Dynamic percussionist Mangue Sylla returns to his West African roots, first visited on his 2007 debut recording Kon Koura. The Guinea native’s traditional drumming style showcases his profound mastery of the country’s distinctive percussive instruments: the sang ban, dounkoun, and djembe. Duncan Kan is rich with the great strides made by Sylla in the eight years since releasing Kon Koura; his playing is more masterful and electrifying than ever before, yet he still delivers the familiar history and rich stories of his native Guinea, drumming like an artful archivist.
Here, on Dunnun Kan, Sylla and his ensemble play so seamlessly that they become instruments themselves, played by something greater than their obvious musical mastery, almost otherworldly. You can hear the long history of Guinea’s percussion masters who’ve played these instruments for decades—even centuries—before Sylla (and presumably they’ll be played long after Sylla as well). Every beat is a journey of timeless sound that began long ago in Guinea, and continues throughout every track on Dunnun Kan, captured in time, like a photograph taken 100 years ago. Still, you need not be versed in African history, the native Guinea drumming styles or the instruments that make this music so unique for Dunnun Kan to move you.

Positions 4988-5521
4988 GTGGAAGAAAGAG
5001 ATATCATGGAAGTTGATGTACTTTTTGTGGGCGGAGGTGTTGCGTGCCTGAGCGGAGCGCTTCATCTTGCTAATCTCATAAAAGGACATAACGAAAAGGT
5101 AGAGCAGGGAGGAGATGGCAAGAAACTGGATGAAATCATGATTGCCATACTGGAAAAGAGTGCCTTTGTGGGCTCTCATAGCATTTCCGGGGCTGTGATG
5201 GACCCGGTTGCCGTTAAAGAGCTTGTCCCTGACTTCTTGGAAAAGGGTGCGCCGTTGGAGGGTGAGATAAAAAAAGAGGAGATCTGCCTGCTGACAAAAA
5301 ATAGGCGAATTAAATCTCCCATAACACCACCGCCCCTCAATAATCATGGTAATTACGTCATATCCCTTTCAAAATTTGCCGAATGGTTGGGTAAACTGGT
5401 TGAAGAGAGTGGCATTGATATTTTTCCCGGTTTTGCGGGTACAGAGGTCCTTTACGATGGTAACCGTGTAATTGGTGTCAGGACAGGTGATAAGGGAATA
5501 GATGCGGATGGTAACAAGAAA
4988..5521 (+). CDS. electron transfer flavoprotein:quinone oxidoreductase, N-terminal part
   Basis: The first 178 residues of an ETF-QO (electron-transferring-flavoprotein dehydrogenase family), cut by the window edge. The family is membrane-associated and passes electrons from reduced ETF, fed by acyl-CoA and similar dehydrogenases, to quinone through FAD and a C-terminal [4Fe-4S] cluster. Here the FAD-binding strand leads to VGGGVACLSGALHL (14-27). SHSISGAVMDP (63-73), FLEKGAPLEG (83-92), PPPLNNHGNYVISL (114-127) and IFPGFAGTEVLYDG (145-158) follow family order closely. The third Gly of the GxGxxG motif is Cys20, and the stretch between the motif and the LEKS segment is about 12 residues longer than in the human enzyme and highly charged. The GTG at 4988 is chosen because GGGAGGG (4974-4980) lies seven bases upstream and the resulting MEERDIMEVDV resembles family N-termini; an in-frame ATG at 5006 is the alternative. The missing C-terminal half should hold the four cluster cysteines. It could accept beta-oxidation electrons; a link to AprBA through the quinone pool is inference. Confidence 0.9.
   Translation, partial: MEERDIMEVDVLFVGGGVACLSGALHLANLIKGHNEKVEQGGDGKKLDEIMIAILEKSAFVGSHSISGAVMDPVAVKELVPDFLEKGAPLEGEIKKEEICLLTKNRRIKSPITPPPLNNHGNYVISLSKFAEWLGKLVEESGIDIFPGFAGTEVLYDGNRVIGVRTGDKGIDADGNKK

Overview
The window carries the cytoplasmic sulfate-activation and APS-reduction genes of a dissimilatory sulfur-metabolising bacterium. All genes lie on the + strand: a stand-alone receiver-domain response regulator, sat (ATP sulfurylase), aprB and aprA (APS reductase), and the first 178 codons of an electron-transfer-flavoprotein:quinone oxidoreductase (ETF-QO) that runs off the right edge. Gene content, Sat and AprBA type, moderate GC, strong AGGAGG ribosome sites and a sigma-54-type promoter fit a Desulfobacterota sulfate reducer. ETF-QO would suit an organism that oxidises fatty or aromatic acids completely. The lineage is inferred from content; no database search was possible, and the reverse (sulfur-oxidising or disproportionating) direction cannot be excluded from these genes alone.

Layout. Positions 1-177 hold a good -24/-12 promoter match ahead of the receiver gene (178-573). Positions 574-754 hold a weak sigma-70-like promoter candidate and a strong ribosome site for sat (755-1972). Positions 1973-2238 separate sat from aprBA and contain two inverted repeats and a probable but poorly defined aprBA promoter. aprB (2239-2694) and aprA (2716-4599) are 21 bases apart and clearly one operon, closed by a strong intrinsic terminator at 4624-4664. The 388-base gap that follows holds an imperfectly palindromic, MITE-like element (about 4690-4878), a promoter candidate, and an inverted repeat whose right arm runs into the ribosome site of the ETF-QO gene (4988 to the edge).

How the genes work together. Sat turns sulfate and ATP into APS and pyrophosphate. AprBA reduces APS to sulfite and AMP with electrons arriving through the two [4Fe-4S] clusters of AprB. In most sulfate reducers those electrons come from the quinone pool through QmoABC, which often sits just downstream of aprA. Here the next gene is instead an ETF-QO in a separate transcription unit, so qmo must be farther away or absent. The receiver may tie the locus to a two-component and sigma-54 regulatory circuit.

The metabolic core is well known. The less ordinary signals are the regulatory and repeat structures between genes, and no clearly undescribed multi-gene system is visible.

Part of the Chesky Binaural + Series, all recorded with a single microphone, the group appears right before you with this spacious, lush and multi-dimensional recording. Now headphone users will hear the same three-dimensional sound and imaging as audiophiles have for the past 25 years with Chesky Recordings. Also these new Binaural+ Series albums capture even more spatial realism for the home audiophile market, bringing you one step closer to the actual event. You will hear some of the most natural and pure music ever recorded:
44/16 AIFF: Here
192/24 AIFF: Here